"Stranger in the Village": Reading Race and Gender in Henry James Through a Baldwinian Lens

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This project studies gender and racial constructions in Henry James's canon through the lens of James Baldwin. Where previous critics have created a direct comparison between the two, addressing primarily Baldwinian echoes of or indebtedness to James, this project allows backward readings of James's explorations of masculinity, race, and their place in American identity. Baldwin articulated that the shaky, raced, and gendered foundation of the American masculine model was inherently unsympathetic to difference of any kind; in doing so, he enabled us to re-envision James's critiques of American masculine constructions and consider them as James's path toward interrogating race in America. Through Baldwin, we can see that James was searching for freedom to locate a self identity absent of the categorization and fragmentation endemic to the American identity, and that, ultimately, race in a Baldwinian sense was far more important to James than critics have previously understood.Notes Preface 1 Henry James, Roderick Hudson, ed. Geoffrey Moore (New York: Penguin, 1986), 53. 2 a€œThe New Lost Generation, a€ Esquire (Jul 1961), rpt. in James Baldwin: Collected Essays, ed. Toni Morrison (New York: Library of America, anbsp;...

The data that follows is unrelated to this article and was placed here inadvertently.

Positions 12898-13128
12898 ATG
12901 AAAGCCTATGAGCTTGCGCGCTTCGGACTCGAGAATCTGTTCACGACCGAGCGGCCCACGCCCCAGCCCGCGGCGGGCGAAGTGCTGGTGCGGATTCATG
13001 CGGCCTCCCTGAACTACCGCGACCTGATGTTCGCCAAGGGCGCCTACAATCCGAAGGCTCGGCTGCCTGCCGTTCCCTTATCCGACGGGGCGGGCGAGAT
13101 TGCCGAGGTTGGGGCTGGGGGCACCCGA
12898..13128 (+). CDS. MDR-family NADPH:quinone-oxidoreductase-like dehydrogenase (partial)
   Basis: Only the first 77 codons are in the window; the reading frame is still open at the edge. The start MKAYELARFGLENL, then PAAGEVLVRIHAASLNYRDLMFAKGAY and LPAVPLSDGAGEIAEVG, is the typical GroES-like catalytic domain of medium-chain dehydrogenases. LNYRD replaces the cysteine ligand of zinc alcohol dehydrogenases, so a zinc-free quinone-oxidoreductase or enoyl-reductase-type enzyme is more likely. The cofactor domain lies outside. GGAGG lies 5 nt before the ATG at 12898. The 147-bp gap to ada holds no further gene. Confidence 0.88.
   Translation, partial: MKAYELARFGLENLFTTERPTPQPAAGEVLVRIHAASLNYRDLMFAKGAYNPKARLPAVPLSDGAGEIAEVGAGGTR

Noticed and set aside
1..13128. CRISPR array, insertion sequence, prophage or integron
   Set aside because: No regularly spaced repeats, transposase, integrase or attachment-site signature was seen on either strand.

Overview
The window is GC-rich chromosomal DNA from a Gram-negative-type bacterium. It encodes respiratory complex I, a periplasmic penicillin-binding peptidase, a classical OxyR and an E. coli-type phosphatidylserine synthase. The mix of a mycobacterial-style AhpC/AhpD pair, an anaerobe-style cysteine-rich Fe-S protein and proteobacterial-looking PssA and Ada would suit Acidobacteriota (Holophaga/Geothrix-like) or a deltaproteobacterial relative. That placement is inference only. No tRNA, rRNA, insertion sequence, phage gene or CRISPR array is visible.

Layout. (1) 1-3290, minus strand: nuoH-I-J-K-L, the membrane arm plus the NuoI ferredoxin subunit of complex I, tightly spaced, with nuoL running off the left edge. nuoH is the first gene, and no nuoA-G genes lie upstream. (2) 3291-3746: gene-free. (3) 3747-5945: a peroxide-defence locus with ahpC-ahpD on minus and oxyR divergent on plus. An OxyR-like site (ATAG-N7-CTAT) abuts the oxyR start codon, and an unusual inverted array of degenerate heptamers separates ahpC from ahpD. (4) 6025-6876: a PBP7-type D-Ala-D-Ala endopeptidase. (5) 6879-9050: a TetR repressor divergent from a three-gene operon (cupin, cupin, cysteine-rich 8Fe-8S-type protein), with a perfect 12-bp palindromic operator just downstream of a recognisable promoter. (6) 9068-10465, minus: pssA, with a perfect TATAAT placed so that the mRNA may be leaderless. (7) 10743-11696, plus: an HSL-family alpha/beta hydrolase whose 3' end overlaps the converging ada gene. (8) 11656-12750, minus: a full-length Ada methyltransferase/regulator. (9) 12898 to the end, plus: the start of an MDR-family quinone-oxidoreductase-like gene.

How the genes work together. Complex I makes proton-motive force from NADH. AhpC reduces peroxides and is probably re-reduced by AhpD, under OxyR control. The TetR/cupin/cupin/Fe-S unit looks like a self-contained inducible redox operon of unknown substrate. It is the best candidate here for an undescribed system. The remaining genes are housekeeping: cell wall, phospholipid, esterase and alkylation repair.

Title:"Stranger in the Village": Reading Race and Gender in Henry James Through a Baldwinian Lens
Publisher:ProQuest - 2008

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